“We’ll have people on the streets, we’ll also have people legally carrying firearms, just to make sure people are extra safe,” he explained. Later describing one of the pickup points for the bus shuttle, which originated in Vancouver, Washington, he said: “This will be a public sidewalk, there will be people open carrying, there will be lots of security.”

Patriot Prayer of Oregon also marketed T-shirts for rallygoers embossed with a design reading “Better Dead Than Red.” Those shirts were nowhere to be seen at the rally Saturday.

Video by David Neiwert.

However, the violent, conflict-focused rhetoric was very much in evidence.

At one point, Gibson – who continues to campaign for the Republican nomination for a U.S. Senate seat in Washington – led the audience in a thundering singalong chant of “We will, we will rock you,” which soon led to a series of cheers of support for imprisoned British Identitarian Tommy Robinson. Gibson told the audience the group planned to make their responses into a “viral video” they would send to Robinson.

Gibson's speech at some points became militant. He went on at length about George Washington and how he led his men to war.

“Before you know it, it’s going to be too late, and then the guns are going to have come out,” he said. “And then we’re going to have make the same sacrifices our forefathers made.”

Another speaker, California “alt-lite” figure Haley Adams, disparaged Portland and its mayor. “We don’t have to leave the country to see a shithole, because you’re standing in a shithole today!” Adams told the audience.


Police officers frequently consulted with key leaders inside the plaza. Photo by David Neiwert.

At times, it appeared the law enforcement officers – which besides Portland police included officers from the Department of Homeland Security and the Multnomah Sheriff’s Office – were there primarily to provide protection for the Patriot Prayer followers. Officers seemed to be frequently consulting with leaders of the Proud Boys contingent and other key members of the crowd.

The rally remained peaceful while inside the plaza, even as the gathering of about 200 Patriots – some of them wearing militia gear and III Percent hats, others in bright alt-right costumes, and most of all large numbers of Fred Perry-clad Proud Boys – gradually was heavily outnumbered by the 500 or so counter-protesters who filled up the park in the adjacent block and shouted at them. The police plan to keep the two sides separated was largely successful when the rally was contained. But when it became a march, which rounded a corner directly in front of the protesters, the conflict was almost inevitable.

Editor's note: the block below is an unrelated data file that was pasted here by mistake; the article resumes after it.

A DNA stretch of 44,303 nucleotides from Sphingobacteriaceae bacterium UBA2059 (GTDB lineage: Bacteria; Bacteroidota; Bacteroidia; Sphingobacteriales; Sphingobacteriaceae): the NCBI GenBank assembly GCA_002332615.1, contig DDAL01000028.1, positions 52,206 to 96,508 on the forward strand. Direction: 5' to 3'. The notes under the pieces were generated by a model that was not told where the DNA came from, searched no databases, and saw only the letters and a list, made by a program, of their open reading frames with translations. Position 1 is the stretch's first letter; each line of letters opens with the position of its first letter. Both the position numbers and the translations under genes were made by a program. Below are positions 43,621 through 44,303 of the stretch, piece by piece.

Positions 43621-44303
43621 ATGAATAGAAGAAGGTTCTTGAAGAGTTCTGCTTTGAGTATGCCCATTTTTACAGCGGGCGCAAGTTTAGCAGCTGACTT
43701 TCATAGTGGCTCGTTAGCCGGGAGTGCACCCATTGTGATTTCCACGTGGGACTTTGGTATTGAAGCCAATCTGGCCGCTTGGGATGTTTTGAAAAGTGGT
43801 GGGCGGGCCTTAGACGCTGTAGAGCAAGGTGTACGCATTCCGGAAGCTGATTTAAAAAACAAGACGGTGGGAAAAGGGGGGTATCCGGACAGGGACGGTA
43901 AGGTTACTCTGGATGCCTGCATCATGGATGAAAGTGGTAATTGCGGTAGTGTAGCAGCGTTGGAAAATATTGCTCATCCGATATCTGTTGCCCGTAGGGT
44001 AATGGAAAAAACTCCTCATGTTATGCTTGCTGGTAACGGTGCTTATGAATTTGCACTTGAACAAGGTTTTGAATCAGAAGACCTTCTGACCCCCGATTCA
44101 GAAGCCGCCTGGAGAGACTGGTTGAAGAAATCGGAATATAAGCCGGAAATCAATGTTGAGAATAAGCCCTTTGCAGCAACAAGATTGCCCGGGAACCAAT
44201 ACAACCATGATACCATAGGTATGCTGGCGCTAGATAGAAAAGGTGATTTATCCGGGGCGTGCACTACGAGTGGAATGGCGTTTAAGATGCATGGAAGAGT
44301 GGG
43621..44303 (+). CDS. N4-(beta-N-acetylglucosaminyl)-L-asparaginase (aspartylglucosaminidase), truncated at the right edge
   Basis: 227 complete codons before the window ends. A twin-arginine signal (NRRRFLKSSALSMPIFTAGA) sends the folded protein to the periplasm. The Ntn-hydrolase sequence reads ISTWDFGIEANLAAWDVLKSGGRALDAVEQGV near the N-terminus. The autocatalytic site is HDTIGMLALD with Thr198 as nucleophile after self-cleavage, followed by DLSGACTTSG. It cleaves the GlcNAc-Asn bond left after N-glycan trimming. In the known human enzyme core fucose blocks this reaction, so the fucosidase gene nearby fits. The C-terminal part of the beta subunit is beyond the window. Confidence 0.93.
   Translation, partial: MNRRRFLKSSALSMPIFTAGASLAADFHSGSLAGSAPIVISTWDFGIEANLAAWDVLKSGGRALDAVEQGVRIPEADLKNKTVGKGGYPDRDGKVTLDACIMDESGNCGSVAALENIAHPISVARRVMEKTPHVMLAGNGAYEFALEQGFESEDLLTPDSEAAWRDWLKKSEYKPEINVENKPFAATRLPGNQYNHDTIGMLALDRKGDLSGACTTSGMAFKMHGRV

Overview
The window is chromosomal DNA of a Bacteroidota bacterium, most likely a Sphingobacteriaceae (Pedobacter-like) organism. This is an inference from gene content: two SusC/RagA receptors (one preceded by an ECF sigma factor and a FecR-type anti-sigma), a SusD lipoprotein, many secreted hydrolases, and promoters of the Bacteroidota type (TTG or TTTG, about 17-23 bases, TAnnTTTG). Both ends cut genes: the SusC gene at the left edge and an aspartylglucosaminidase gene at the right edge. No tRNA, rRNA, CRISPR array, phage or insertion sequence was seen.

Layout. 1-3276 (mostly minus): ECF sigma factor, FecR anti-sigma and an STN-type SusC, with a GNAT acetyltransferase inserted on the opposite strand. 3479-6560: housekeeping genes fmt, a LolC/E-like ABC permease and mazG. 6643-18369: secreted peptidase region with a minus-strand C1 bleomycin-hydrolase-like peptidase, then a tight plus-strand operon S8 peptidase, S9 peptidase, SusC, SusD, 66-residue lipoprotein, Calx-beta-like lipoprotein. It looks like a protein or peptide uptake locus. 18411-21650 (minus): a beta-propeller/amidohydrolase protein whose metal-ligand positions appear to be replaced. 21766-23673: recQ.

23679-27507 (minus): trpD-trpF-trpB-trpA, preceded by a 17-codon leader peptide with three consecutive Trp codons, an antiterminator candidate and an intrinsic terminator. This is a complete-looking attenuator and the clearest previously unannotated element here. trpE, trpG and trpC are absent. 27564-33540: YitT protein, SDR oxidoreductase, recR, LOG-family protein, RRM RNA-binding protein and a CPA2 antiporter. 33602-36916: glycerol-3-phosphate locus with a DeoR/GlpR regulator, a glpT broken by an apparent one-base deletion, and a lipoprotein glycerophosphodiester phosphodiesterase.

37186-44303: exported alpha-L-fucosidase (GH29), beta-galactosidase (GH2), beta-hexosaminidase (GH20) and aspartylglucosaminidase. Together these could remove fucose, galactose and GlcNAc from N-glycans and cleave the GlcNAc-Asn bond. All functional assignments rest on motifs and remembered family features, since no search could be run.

Some of the ugliest fighting took place in the side streets, particularly on Main Street between Second and Third Avenues. As the Patriots marched down Second, a number of Proud Boys diverted up Main, where they shortly encountered antifascists coming the other direction, many of them fleeing tear gas being used by police. This led to pitched battles between clusters of red MAGA-hatted right-wingers and black-clad antifascists.

 


Police arrest Proud Boys member Ethan Nordean. Photo by David Neiwert.

One eyewitness told Hatewatch he saw a group of six Proud Boys kicking a man lying on the street, while one of them held him in a chokehold. He said he had only been there to observe and take photographs, but he intervened because he feared the Proud Boys would kill the protester. He said he was hit in the face before managing to run away.

After the marchers returned to the plaza, their leaders held a closing rally of sorts where they licked their wounds and cheered their action that day. As they did so, police chased most of the remaining counter-protesters out of the adjacent park with pepper spray and threats of arrest.

Finally, with phalanxes of police protecting them, the rallygoers began boarding their buses back to Vancouver. A group of about thirty remained behind, clustered on a street corner exchanging taunts with a lingering contingent of counter-protesters.

Even that small gathering threatened to devolve into a brawl, until police threw a couple of flashbang devices into the cluster and broke up the situation. Eventually, all the would-be warriors who vowed to clean up the streets of Portland boarded the last bus home, where they could clean out the pepper spray residue from their eyes.